Wodehouse to the rescue again

Plumtopia has been a selfish venture from the beginning. It was born from my own dissatisfaction with life, and the search for a better kind of world – that I called Plumtopia. Having never met a fellow Wodehouse fan I presumed I’d have no audience, and consequently wrote entirely to please myself. I do love the sound of my own keyboard. But then something wonderful happened. People started to read, to comment, and even identify with some of the thoughts and feelings I expressed. I may be no closer to finding Plumtopia, but there is comfort in knowing that I’m in dashed good company.

That dashed good company includes Noel Bushnell. Many of the blogs I read are rousing social and political commentaries that cause the blood pressure to rise and the soul to despair (not that I blame writers for reflecting a troubled world). So reading Noel’s aptly titled Wodehouse to the rescue felt like an application of soothing balm. I loved it!

Today, I’m sharing his terrific follow up piece, commemorating the Centenary of P.G. Wodehouse’s collaboration with Guy Bolton, and Jerome Kern. It’s a must for Wodehouse fans.



The Traveller

I presented the following talk to the Ferkytoodlers group of serious thinkers over lunch at the Melbourne Savage Club on Wednesday, 11 November 2015. I intended to post it here with suitable modifications and credits the following weekend but, when I awoke that Saturday morning to news of the dreadful events in Paris overnight, somehow the works of a long dead author and the peaceful world of his imagination seemed less important. It seemed in bad taste to be prattling on about trivial entertainment when people were being murdered.

Of course, the Paris massacre is by no means unique in our world – alas! – and as I brooded on this bleak topic I was reminded of a remark Wodehouse blogger Honoria Plum made in a comment on my first Wodehouse to the rescue piece. She referred to the sentiment behind her blog, Plumtopia, as “looking for snippets of…

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12 thoughts on “Wodehouse to the rescue again

  1. This posting could not have come at a better time for me. I am putting together an eight-week course in “The World of P. G. Wodehouse” and have been preparing the lecture notes on the session about his work as a writer of lyrics with Guy Bolton and Jerome Kern. Thank you so much!

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  2. The course is being offered in the Spring term of the Cannon Valley Elder Collegium. The course is made up of eight two-hour classes that meets once a week. We will be reading The Code of the Woosters, Uncle Fred in the Springtime and 14 short stories found in a collection called The Best of Wodehouse. Discussions, films and CDs and (I hope) a lot of fun. I have 17 students who are over 50. The first class meets Monday afternoon March 21. I have taught Sherlock Holmes in the same venue for a number of years. This course should answer two questions: Does Randy Cox know about something other than Sherlock Holmes? and Is there more to P. G. Wodehouse than Jeeves and Wooster? I’ll try to keep you posted.

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      1. How exciting. If you have a few words to say about it, I would be very pleased to reproduce them here under your name, or link to something you have written/produced elsewhere– it is sure to interest many of us. Well done!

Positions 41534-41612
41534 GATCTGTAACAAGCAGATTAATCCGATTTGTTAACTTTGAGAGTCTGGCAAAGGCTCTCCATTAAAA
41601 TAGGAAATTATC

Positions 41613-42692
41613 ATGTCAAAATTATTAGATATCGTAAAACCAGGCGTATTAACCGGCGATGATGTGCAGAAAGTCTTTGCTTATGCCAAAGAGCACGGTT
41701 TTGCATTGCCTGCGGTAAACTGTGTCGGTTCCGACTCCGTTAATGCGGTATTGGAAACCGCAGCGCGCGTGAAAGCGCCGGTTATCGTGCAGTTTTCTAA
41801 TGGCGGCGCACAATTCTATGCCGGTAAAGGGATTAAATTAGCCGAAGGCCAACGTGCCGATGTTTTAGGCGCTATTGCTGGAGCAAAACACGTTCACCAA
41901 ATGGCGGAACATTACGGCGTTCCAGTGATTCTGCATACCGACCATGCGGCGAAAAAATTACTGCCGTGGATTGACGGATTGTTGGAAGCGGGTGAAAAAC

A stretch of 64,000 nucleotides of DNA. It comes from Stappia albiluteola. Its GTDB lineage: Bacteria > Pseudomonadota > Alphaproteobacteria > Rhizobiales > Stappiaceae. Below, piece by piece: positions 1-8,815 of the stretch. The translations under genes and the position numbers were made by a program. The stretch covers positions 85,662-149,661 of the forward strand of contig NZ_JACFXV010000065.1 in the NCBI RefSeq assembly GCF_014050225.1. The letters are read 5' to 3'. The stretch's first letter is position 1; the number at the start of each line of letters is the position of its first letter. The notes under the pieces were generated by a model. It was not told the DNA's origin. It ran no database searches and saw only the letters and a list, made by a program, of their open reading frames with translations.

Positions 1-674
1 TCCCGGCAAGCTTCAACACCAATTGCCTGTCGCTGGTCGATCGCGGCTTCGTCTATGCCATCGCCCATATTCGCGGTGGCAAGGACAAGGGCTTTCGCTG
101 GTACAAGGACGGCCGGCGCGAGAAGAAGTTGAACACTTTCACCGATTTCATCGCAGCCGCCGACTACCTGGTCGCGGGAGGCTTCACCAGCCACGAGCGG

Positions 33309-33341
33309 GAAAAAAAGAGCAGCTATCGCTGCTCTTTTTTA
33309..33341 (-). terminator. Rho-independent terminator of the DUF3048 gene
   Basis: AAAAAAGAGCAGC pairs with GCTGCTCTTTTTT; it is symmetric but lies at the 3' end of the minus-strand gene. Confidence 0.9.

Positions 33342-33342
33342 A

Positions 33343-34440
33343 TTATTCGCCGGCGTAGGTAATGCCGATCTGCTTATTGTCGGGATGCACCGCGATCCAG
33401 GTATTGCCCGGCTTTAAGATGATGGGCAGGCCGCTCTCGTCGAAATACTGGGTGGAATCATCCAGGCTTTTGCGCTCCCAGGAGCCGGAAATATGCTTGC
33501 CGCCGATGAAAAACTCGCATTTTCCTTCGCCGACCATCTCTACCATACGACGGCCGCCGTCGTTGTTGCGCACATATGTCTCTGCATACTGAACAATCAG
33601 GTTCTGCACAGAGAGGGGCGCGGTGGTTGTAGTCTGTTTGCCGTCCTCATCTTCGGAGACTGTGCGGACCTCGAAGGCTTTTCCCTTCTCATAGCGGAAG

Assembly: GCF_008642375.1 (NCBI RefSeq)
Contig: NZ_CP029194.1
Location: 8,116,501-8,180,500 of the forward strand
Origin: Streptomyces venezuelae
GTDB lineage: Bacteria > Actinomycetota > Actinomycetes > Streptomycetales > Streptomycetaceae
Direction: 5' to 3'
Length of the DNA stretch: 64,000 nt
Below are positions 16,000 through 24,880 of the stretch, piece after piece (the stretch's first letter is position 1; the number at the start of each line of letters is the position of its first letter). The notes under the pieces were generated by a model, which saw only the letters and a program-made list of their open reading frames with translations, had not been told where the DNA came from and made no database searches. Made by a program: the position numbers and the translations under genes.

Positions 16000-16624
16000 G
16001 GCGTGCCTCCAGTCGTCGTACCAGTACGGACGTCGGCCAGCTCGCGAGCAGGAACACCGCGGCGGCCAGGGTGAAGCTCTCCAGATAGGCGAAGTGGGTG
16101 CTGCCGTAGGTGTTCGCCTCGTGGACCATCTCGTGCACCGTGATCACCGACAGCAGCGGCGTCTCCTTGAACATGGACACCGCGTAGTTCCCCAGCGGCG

2. Honoria,

        The course was called The World of P. G. Wodehouse and was offered by the Cannon Valley Elder Collegium in Northfield, Minnesota between March and May 2016. There were 8 weekly classes lasting two hours each. Our text was THE BEST OF WODEHOUSE:AN ANTHOLOGY from Everyman’s Library. Two novels and 14 short stories plus some excerpts from OVER SEVENTY. At the beginning I asked the students (18, all over 55 years in age) to tell me how they had come to know about Wodehouse. Some had read much, some little, some none at all (they knew of him from the Hugh Laurie and Stephen Fry tv series when it aired here on Masterpiece Theatre (and introduced by Alastair Cooke).

        We watched films, TV episodes, listened to audio recordings and I tried to provide background in my lectures and comments.

        One session was devoted to Wodehouse as the writer of lyrics and that was when Noel Bushnell’s essay on the trio of musical fame dropped into my inbox. I was still writing my lecture to accompany a CD of selected songs and it seemed the perfect way to pull everything together to fill 20 minutes. It was short enough, but with enough detail so that if no one had ever heard of the Princess Theater before they would learn enough. As I said, it was perfect. It all occurred on April 25.

        I don’t see any place to attach a file here, but I have a 6 page syllabus that I could attach to an email message if you think you would like to see it.


      3. That’s wonderful Randy. I hope your students had as mush fun as I did. Everybody interested in Plum’s theatre career might like to look up the That’s Entertainment blog of Jackson Upperco. He’s been running a series on the early musicals of Jerome Kern and that necessarily included the Princess and other shows with PGW and Guy Bolton. He has managed to source recordings of many PGW songs from those shows (not originals in the main but really interesting). His last post in the series was at shohttps://jacksonupperco.com/2016/09/26/early-kern-x-zip-goes-a-million-1919/ws and from there you can link back to his previous work. Most enjoyable and instructive. Cheers


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